MediaJobsDaily FishbowlNY FishbowlDC FishbowlLA

Reading for Writers

The Uses of Heidi Julavits

JulavitzPortrait1_ostow.jpgThe Phoenix features an interview with Heidi Julavits, editor of the Believer, novelist and shrill-or-maybe-not essayist:

I just find it so fascinating that this thing that people feel they need to bring into the world, is actually nothing that they themselves would have anything to do with. It’s sort of like being an architect and building a house that you would never consider living in.
That’s why writers always get asked what kind of pencils they use, because everyone thinks they can do it themselves.
And the thing is that they probably could do it themselves. It’s the strangest thing. It’s not like being a harpsichord player or a composer. It is and isn’t something that you need to train for. I mean, it is something that you need to train for, but, in theory, if you’ve just been a person in the world who has read a lot, and presumably you can spell and speak a language, therefore you have the tools, you have the training. If you’re not a reader then that becomes more problematic. That’s where it starts to mystify me.

More from her on editing, writing and other important stuff here.
(photo by Mark Ostow)

Mediabistro Course

Mediabistro Job Fair

Mediabistro Job FairLand your next big gig! Join us on Janaury 27  at the Altman Building in New York City for an incredible opportunity to meet with hiring managers from the top New York media companies, network with other professionals and industry leaders, and land your next job. Register now!

That’s So Gay

tinyblackgay.jpgStill haven’t read enough about writing and reading? Cram in some more with Robert Birnbaum’s interview with Gay Talese at the Morning News.

The Mark Twain Library of Humor

0630e.jpgMark Twain was a funny guy. He was an editor as well as a writer, and he put together a few different anthologies in his day. The Mark Twain Library of Humor is a great one that features several stories about writing. It’s readily available in bookstores and libraries if you want to read a physical copy. Because the copyrights are long expired, you can also find many of the stories online. If you aren’t going to set goals this weekend, maybe you’d like to read instead.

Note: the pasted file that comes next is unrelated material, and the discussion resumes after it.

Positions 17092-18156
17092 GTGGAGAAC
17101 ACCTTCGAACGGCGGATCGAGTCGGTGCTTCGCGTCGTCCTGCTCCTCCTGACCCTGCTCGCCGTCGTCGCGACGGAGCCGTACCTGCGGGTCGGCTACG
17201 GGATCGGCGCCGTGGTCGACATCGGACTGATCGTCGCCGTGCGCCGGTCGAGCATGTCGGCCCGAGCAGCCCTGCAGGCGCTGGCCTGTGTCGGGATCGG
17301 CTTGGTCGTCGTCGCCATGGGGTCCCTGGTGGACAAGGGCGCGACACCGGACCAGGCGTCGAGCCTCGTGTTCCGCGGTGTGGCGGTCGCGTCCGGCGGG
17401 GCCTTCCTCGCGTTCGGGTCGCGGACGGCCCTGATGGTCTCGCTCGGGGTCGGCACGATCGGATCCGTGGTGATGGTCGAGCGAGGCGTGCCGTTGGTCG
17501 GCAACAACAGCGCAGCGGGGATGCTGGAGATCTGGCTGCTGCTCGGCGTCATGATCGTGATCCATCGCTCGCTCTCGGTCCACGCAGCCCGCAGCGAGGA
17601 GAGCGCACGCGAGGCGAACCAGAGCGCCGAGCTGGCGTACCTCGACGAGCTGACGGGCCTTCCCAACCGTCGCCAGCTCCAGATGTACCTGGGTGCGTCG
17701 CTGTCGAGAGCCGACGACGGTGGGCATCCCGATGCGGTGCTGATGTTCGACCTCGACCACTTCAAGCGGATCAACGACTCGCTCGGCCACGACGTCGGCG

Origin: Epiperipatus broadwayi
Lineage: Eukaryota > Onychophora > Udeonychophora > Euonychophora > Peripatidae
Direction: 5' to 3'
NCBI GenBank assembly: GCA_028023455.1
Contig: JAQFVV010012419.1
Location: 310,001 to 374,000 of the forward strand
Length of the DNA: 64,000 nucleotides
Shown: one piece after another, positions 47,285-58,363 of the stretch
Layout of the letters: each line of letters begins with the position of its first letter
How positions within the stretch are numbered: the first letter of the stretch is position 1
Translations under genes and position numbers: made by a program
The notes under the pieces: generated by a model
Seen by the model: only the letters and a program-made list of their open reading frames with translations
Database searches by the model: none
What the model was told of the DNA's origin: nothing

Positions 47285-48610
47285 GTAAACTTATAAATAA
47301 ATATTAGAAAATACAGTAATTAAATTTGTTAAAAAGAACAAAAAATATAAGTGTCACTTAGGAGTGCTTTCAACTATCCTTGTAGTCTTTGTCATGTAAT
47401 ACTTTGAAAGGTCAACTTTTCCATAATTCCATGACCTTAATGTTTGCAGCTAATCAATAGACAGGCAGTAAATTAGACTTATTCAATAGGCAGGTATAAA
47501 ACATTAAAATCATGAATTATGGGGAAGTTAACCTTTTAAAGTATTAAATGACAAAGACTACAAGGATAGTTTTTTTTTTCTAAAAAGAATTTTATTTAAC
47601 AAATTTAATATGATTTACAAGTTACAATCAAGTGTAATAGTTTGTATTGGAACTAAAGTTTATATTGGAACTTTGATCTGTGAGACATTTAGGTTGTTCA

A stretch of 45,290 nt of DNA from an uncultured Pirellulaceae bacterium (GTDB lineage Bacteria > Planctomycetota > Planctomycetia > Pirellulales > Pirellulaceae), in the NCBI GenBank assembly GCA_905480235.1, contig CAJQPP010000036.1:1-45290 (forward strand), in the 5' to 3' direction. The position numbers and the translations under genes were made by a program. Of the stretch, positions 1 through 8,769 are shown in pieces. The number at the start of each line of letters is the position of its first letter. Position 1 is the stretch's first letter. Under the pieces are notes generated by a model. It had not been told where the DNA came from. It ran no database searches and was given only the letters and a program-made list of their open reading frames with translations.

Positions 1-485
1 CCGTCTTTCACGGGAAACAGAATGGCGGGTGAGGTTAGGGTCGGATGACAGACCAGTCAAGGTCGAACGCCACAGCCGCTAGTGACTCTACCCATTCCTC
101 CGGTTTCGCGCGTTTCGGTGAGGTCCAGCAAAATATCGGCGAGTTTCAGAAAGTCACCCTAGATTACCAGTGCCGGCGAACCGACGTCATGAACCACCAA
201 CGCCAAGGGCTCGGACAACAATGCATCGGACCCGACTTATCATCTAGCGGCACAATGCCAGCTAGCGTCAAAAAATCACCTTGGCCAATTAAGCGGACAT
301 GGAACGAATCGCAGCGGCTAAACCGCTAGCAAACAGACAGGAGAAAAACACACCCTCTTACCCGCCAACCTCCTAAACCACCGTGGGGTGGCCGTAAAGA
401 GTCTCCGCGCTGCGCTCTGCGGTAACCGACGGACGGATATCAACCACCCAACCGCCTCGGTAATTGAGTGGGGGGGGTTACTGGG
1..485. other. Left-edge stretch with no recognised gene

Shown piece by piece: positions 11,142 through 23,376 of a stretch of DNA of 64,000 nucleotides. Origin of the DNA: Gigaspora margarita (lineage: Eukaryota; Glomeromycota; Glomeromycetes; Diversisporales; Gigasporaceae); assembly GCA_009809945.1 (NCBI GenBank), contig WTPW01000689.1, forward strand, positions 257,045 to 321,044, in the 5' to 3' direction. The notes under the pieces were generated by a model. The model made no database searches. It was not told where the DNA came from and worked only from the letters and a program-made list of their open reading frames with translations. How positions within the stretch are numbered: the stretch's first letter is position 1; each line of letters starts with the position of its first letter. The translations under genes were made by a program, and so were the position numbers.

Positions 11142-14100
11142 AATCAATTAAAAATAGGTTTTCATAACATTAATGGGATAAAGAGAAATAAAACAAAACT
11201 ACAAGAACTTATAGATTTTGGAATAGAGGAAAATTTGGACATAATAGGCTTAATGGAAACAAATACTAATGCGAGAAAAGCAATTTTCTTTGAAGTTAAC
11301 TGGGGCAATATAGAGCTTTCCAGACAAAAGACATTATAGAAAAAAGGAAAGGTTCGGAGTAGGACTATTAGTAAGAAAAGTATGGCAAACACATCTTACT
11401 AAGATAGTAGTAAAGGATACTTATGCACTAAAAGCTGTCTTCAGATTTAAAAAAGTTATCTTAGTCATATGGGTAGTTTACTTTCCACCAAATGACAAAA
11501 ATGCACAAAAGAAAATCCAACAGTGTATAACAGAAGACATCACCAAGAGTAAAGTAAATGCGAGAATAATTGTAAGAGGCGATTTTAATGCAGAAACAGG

Charles Dudley Warner’s The Plumber (page down to see it) has some timeless advice on setting rates. Twain’s How I Edited an Agricultural Paper Once will seem familiar to those who have written for trades; you can even listen to it if you are too tired to read. And if you have never read Twain, get right over to Project Gutenberg to see what’s there.
If you want to do some typing, Wikisource is looking for folks to enter the stories there, as many of those written by other authors have not been collected online. I was trying to find Eugene Field’s wickedly funny “The First Day at Editing”, but I could not. But trust me, PR freebies and the folks who live for them are not a new development.

Lawsuits From Everywhere

Charles Glasser started as a reporter in his teens and ended up reporting in Nicaragua, El Salvador, England and Spain. Today, he travels the world training reporters and editors of Bloomberg News how to responsibly exercise freedom of speech.
In his new book, the International Libel and Privacy Handbook, Glasser attempts to demystify the world’s libel laws in an era when all media is global. Fresh from a trip to Japan, Glasser took time to speak to Aileen Gallagher of Excerpts: